This September marks the twentieth anniversary of Batman: The Animated Series, and the birth of the shared DC animated universe that would eventually expand to present one of the most comprehensive and thorough explorations of a comic book mythology in any medium. To celebrate, we’re going back into the past and looking at some classic episodes.
Superman: The Animated Series gets a bit of a hard time among the Bruce Timm “DC animated universe” shows. I think it’s fair to say that the show never reaches the highs (or even the average consistency) of Batman: The Animated Series, and it never matches the scale of Justice League, the pace of Justice League Unlimited or the ambition of Batman Beyond. However, it actually does a fairly wonderful job working with a character who has proved quite difficult to handle. I think Superman: The Animated Series was at its strongest when it distinguished itself from its direct predecessor, Batman: The Animated Series, and I think that Stolen Memoriesis the perfect example of that.
There are several factors that make Superman a very difficult character to write for an extended period of time, let alone three seasons of an animated television show. The first is the delicacy required with the character himself. He’s more of an icon than a character, a mythical figure in a shared American pop cultural consciousness, one embodying truth and justice and so forth. That’s grand when treating him like a symbol, but it makes him difficult to write. After all, if you write a guy with that sort of power as a regular, flawed human being… you end up with Superman Returns.
Superman can’t be too perfect, because that makes for bad drama. People often complain that there are seldom any stakes in most Superman stories, because the character is practically immortal and has crazy powers that mean any fight he enters should be over before it begins. On the other hand, he can’t be too flawed, because he needs to be comfortable with his powers. An insecure guy with x-ray vision or the ability to level city blocks? That’s terrifying. Superman: The Animated Series actually did a pretty good job with this aspect of the character, and I think that the writers don’t get enough credit.
The second problem, and one that arguably has a greater impact on the structure of Superman: The Animated Series, is that Superman has a fairly crap selection of bad guys. And by “fairly crap”, I mean “Lex Luthor, a talking computer and Terrence Stamp.” Before anybody protests that I clearly don’t know anything about the character, I can rhyme off villains like the Parasite or the Atomic Skull, but the fact is that he has no bad guys outside of Luthor, Brainiac and maybe Zod that can measure up to the Joker, Two-Face, the Penguin, Catwoman, the Riddler, the Mad Hatter, the Scarecrow, Ra’s Al Ghul, Bane, Poison Ivy, or even Mister goddamn Freeze.
I love Metallo. I think there’s a truly fantastic story to be told featuring the character, and The Way of All Flesh comes pretty close, but there’s no denying that Superman’s bad guys simply don’t measure up. Despite being the most iconic superhero ever created, only four of his bad guys have entered popular consciousness – Luthor, Zod, Brainiac and Bizarro. I suspect people using terms like “Brainiac” and “Bizarro” might not even associate them with the character, while Zod is Terrence Stamp. Stamp’s performance is the first truly exception comic book villain performance, and one that stands alongside Ledger’s Joker, McKellen’s Magneto or Hiddleston’s Loki – all the more impressive when you consider his movie was arguably more significantly flawed.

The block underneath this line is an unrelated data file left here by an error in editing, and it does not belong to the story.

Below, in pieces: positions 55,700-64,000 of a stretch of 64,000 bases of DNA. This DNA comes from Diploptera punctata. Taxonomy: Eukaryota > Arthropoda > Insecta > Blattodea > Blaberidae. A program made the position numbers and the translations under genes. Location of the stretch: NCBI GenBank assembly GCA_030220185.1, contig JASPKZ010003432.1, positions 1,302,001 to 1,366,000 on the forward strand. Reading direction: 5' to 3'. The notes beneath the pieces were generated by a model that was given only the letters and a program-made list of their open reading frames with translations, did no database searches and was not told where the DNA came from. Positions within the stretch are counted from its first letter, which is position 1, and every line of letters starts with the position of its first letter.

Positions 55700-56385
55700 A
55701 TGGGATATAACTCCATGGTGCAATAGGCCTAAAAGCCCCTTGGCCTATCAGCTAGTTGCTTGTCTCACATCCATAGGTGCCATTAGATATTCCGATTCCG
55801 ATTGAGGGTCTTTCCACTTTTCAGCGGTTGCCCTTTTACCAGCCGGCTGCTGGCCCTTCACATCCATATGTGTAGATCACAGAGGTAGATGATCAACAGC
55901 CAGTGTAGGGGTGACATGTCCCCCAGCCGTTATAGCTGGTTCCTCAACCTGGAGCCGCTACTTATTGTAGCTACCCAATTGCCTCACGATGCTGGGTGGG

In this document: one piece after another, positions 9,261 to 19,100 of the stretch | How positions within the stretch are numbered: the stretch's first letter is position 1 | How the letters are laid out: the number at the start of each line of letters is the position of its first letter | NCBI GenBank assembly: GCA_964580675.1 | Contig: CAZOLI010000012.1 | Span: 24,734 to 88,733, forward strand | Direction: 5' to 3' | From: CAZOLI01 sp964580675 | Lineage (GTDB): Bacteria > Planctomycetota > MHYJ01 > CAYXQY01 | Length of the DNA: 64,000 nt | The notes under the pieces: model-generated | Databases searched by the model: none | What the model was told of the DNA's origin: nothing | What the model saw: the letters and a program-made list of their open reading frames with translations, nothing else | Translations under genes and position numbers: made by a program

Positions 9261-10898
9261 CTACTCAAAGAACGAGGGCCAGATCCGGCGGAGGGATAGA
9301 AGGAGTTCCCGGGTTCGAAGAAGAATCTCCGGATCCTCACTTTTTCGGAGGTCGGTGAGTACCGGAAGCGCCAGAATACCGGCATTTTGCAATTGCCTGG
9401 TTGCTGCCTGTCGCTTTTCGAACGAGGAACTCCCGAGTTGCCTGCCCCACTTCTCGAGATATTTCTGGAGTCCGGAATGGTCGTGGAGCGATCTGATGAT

The result of this simple fact is that there’s really no chance for the writing staff to turn out episodes like the stand-alone villain-centric instalments of Batman: The Animated Series. There’s no real opportunity for Heart of Ice of The Clock King or Mad Love in the bottom of Superman’s selection of iconic bad guys. This shaped the way that the producers had to approach the show, and I think that the challenge made Superman: The Animated Series much more distinctive than it might otherwise have been.
With a fairly limited selection of truly workable bad guys, the writers had to structure Superman: The Animated Series into more dense arcs around those villains. Batman: The Animated Series had loose arcs around its villains (Mister Freeze, for example), but nothing as intricate as the work here. With Luthor, Brainiac and Darkseid as “key” villains, the show was forced to structure the arcs around the characters. It led to a more cohesive feel, and a sense that this was really an on-going story. Each Brainiac episode leads into the next. Darkseid is built up quite a bit before he appears. You could watch Batman: The Animated Series in almost any order, but Superman: The Animated Series was best watched chronologically.
The result was that the interactions between heroes and villains felt more personal, more developed. In Batman: The Animated Series, it just felt like this was the umpteenth time that Batman was escorting the Joker back to Arkham. Here, Superman grows to truly loathe Brainiac and Darkseid over the course of the series, with the hostility deepening with each and every encounter. It’s quite an interesting structure, and I think it’s something that is often ignored when discussing Superman: The Animated Series.